Dem 51
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GOP 49
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Democratic Governors Pledge to Protect Abortion

Two Democratic governors, J.B. Pritzker (D-IL) and Roy Cooper (D-NC), are on the hot seat. Their states have become regional hubs for providing abortions to out-of-state women who can't get them at home. In an interview yesterday, Pritzker said: "People come to Illinois to exercise what are their fundamental rights, and they're being denied in other states, every state around us, and then another ring of states around them." Pritzker made it abundantly clear that not only will he protect the right to an abortion for women who live in Illinois, but also for women who live in other states who come to Illinois to get an abortion they can't get back home. And this is not just idle talk to a reporter. In January, he signed a bill providing legal protection to out-of-state residents who come to his state for an abortion. This means if another governor tries to get information about out-of-state women who came to Illinois for an abortion, Pritzker can say: "Illinois state law forbids me from telling you, so buzz off."

North Carolina has become a regional hub for providing abortions to women in the South, especially South Carolina, Kentucky, and Tennessee, but also other states. Cooper knows this and yesterday again said he "wouldn't back down" when it comes to reproductive freedom. Then he added: "Get politicians out of the exam room with women and their doctors." The North Carolina state legislature is working on a law to greatly curtail the practice, but Cooper has said he will veto it. The legislature is a tad shy of the two-thirds majority needed to override his certain veto.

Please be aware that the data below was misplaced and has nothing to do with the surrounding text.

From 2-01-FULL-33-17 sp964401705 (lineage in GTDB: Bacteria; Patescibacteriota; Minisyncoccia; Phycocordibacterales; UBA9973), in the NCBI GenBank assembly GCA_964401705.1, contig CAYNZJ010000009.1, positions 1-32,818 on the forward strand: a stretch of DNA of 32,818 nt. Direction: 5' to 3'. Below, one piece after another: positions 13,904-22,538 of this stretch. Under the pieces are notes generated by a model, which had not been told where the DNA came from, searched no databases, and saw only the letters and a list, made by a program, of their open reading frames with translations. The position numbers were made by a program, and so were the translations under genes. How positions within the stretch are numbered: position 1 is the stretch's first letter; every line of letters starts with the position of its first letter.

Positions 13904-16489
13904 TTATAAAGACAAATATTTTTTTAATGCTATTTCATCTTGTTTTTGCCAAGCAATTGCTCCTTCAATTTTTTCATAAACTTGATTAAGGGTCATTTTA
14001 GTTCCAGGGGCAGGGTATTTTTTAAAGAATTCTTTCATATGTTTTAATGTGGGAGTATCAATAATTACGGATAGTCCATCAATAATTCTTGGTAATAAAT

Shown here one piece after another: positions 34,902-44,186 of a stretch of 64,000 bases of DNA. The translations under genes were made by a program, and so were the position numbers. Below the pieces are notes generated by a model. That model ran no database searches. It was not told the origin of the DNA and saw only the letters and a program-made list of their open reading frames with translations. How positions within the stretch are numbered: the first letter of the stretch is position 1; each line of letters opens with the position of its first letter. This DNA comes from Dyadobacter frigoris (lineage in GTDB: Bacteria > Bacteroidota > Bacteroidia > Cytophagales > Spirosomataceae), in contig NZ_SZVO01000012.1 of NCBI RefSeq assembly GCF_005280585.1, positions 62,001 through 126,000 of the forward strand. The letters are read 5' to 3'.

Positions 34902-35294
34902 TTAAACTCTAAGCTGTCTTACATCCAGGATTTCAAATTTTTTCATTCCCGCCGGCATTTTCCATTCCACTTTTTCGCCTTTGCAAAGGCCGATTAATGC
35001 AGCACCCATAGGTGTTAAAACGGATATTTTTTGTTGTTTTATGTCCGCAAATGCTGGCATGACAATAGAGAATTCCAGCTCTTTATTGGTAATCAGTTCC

There are two other states that have liberal abortion laws but are close to states that don't: Colorado and Kansas. Both have Democratic governors. Although they weren't in the news yesterday, they undoubtedly feel the same way as Pritzker and Cooper. Florida also has a pretty liberal abortion law, but that is tied up in the courts now and the president of the Florida state Senate doesn't want to consider any new laws on the subject until the Florida Supreme Court has ruled on the matter. (V)

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